Eric Reid

Panthers safety Eric Reid expresses differences of opinions with 49ers

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AP

Panthers safety Eric Reid expresses differences of opinions with 49ers

Panthers safety Eric Reid had a difference of opinion with the 49ers during his final season with the club in 2017.

Reid said he always wanted what was best for the team. And, in his opinion, releasing NaVorro Bowman and being moved to linebacker was not the best course of action for the 49ers to take two years ago, he said Wednesday.

Reid, in his second season as the starting strong safety for the Panthers, will face the team for which he played his first five NFL seasons for on Sunday at Levi’s Stadium.

Reid had some good season for the 49ers, including an appearance in the Pro Bowl as a rookie in 2013. But his tenure ended with him and the coaching staff not seeing eye-to-eye on his role, he said.

“I remember they changed my position in my contract year,” Reid said while addressing the media that cover the Panthers. “I remember they released NaVorro Bowman, who led the NFL in tackles the year before, and asked me to play his position.

“I disagreed. I thought keeping the NFL tackle leader was best for the team, but I did what I was told.”

Bowman led the NFL in tackles in 2015. He missed 12 games in 2016 with a torn Achilles. The 49ers released Bowman in 2017 after five games.

When Reid was a free agent after the 2017 season, the 49ers publicly kept the door open for his return on a one-year contract. The 49ers already identified Jimmie Ward and Jaquiski Tartt as the starting safeties.

Reid eventually signed with the Panthers in 2018 and appeared in 13 games, all as a starter.

Reid said he did not like the way he and Colin Kaepernick were treated. Reid joined Kaepernick in taking a knee during the playing of the national anthem as a protest of social inequality in the United States.

[RELATED: Reid explains strategic reason for kneeling during anthem]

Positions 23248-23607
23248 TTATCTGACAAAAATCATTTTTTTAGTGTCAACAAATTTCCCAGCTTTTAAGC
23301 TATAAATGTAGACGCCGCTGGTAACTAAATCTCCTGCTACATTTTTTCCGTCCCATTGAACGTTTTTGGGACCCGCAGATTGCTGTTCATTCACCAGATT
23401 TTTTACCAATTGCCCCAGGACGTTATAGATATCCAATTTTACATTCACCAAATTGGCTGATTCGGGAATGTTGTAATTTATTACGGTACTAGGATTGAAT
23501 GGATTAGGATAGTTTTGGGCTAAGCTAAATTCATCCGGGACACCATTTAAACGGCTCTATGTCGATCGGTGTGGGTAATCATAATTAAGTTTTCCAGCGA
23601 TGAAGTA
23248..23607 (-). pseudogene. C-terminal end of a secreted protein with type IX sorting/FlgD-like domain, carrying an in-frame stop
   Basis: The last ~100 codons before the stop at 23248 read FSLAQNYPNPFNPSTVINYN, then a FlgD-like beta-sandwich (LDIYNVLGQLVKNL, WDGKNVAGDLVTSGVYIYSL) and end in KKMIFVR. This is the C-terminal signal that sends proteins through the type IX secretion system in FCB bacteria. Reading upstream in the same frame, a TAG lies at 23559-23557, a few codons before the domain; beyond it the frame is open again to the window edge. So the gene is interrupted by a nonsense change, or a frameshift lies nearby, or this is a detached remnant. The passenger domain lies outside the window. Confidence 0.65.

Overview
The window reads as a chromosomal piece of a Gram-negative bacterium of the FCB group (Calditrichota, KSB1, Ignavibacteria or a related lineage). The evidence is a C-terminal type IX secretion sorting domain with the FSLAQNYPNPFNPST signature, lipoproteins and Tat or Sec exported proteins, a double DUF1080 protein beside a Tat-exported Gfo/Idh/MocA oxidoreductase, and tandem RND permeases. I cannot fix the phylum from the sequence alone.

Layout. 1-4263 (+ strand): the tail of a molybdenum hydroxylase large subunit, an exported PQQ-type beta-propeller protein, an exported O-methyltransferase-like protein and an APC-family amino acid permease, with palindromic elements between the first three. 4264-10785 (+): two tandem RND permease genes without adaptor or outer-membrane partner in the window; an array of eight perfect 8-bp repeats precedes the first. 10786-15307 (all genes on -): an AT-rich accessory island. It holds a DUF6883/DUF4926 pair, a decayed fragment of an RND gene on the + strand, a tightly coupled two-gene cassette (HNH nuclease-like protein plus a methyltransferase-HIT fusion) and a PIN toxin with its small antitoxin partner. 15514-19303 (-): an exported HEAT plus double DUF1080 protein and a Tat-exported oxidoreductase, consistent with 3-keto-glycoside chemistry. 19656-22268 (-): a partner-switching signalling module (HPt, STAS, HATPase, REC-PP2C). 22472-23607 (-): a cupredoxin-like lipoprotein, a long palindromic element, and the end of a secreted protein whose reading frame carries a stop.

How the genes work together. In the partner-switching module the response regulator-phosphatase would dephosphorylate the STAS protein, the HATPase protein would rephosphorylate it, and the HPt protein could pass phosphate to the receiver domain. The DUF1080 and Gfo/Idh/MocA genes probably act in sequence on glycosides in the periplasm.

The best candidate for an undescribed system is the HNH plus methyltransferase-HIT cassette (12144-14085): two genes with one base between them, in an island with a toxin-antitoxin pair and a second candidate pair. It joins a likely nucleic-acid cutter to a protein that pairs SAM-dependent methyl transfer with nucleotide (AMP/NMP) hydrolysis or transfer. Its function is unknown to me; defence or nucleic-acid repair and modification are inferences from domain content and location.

The 49ers made no attempt to re-sign Kaepernick in 2017 after he opted out of his contract. General manager John Lynch said the 49ers would have released Kaepernick if he had not opted out.

“Revenge wouldn’t be the word that I would use,” he said. “I’m determined to play, though.”

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Colin Kaepernick's agents give statement on NFL teams' lack of contact

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USATSI

Colin Kaepernick's agents give statement on NFL teams' lack of contact

It has been 1,021 days since we last saw Colin Kaepernick compete in an NFL game. 

December 24, 2016 -- the day in question -- the then-49ers quarterback compiled 281 total yards and led San Francisco to a 22-21 win over the Los Angeles Rams.

Since then, despite a whole lot of media scrutiny, Kaepernick hasn’t even been offered a contract by a team since opting out of his 49ers deal in March 2017.

Kaepernick’s representatives decided to set the record straight on Thursday with a statement containing a series of facts.

Among many facts provided in the release, it indicates that the Seattle Seahawks are the only team to have even brought in Kaepernick for a visit over the past three years. Pete Carroll told reporters in 2017 following the visit that the Nevada alum is “a starter in this league,” yet the team chose not to sign him.